Briana Aleson’s eyes glittered with thoughts of what she’d buy with her Christmas money.
“I got $5 from Grandpa and the other dollars from Dad,” said Briana, 7, as she clutched “Strolling Fun Barbie and Kelly” dolls in the bright pink Barbie aisle at Toys ‘R’ Us on Tuesday.
“She has spending money,” said Briana’s mother, Sue Aleson. “She wanted to spend it so bad.”
Briana and her mother were among the tens of thousands who dared set foot in Inland Northwest stores on the day after Christmas. Some braved crowds to return wrong sizes or broken items. Others, like Briana, were anxious to spend Christmas money and gift certificates.
Most were bargain hunting.
Retailers tempted shoppers, advertising great deals to salvage revenues from what national experts are calling the worst Christmas shopping season in years. Christmas sales can account for up to half a store’s annual business.
“The after-Christmas sales are going to be really important in terms of profitability,” said Larry Gresham, marketing professor for the Center of Retailing Studies at Texas A&M; University. “The industry is just kind of in doldrums. It’s been a really rotten Christmas.”
Still, Gresham said, a tough year for retailers means good shopping for consumers. “I think this year, we’re going to see everything on sale. There’s going to be some really good bargains out there.”
That held true in Spokane and Coeur d’Alene.
Among the deals: 33 percent off on men’s khaki pants at Nordstrom in River Park Square, $40 off on CD players and walkie-talkies at Radio Shack in Coeur d’Alene and Spokane, and more than $100 off on roller blades, sneakers and tennis racquets at Big 5 Sporting Goods on the North Side and in the Valley.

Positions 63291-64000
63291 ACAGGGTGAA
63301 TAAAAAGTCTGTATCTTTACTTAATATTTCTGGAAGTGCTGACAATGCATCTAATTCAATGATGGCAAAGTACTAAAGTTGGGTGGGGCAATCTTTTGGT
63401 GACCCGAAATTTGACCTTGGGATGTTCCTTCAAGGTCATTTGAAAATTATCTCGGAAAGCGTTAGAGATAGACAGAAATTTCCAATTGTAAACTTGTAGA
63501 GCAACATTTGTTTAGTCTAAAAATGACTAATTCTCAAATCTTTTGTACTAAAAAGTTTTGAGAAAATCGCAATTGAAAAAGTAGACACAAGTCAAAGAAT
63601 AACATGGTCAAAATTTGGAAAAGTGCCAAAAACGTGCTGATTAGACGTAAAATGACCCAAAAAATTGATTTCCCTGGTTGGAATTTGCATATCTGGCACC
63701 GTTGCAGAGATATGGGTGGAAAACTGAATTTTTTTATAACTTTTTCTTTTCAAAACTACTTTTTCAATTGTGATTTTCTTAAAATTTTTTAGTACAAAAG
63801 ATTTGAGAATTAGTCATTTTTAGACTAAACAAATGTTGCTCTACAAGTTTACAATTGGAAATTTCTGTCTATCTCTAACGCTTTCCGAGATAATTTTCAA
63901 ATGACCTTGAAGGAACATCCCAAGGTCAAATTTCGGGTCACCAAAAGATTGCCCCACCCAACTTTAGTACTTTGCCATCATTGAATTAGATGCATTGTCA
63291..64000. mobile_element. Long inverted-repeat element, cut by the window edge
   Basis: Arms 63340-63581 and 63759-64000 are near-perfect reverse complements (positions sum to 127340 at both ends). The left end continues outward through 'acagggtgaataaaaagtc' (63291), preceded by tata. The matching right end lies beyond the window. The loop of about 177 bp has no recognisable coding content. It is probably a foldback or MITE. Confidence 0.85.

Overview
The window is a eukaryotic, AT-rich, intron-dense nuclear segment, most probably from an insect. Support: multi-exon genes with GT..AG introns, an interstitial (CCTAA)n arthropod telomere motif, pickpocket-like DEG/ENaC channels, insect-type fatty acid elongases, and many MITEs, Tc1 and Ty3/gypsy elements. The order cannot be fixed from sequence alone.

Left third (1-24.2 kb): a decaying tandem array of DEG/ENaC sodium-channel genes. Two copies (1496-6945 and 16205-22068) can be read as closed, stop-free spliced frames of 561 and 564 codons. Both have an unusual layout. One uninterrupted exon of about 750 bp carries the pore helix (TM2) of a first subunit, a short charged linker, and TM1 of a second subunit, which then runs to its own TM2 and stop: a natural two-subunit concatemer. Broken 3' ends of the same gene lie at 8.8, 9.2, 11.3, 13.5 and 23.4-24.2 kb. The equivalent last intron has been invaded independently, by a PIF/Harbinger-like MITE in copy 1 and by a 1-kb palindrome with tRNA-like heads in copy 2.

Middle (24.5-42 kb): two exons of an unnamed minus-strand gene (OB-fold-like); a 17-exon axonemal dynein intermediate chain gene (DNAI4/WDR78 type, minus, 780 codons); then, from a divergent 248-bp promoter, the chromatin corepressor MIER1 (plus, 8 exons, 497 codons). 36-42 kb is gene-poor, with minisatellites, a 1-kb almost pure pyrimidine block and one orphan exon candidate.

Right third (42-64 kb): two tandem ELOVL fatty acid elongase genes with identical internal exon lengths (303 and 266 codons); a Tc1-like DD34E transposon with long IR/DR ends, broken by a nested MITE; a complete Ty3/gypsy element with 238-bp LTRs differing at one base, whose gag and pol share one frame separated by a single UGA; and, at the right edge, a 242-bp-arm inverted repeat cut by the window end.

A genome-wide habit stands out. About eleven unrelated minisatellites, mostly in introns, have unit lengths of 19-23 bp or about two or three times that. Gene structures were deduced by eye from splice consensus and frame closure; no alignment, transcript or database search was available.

Throngs crowded Christmas aisles at discount stores such as Target, ShopKo and Kmart, jostling through to get decorations at 50 percent off. People grabbed wrapping paper, collectible dolls, tinsel, wreaths, ornaments and lights to get a head start on next year.
Dani Burford of Spokane stopped at a jam-packed Target on Spokane’s North Side to check out the Christmas aisle on her way to work.
“At 7 a.m., it was unmovable,” Burford said, laughing. “You couldn’t move your cart.”
At nearby Kmart, Marlene Johnson’s cart was stacked with wrapping paper, three cases of vanilla-scented candles, a Merry Christmas welcome mat, cards and a collectible doll.
“See, that was $25. It gets down to six (dollars),” Johnson said, holding up the doll. “I came out because I wanted to get 50 percent off on things.”
Other people braved the crowds to repair mistakes made during the first shopping round. Ruth and Ray Corder, of Newman Lake, hit Toys ‘R’ Us to replace a toy their grandson already had. Margaret Craner of Colbert stopped at Kmart on her way to work to return a broken gift. Pat Anderson of Spokane exchanged clothing at Nordstrom for a different size.
But most people were looking for bargains.
“We get all the sales,” said Kjirstin Strandy, 15, toting a new dress - bought on sale at Nordstrom - while shopping with her mother and sister.
, DataTimes ILLUSTRATION: Color Photo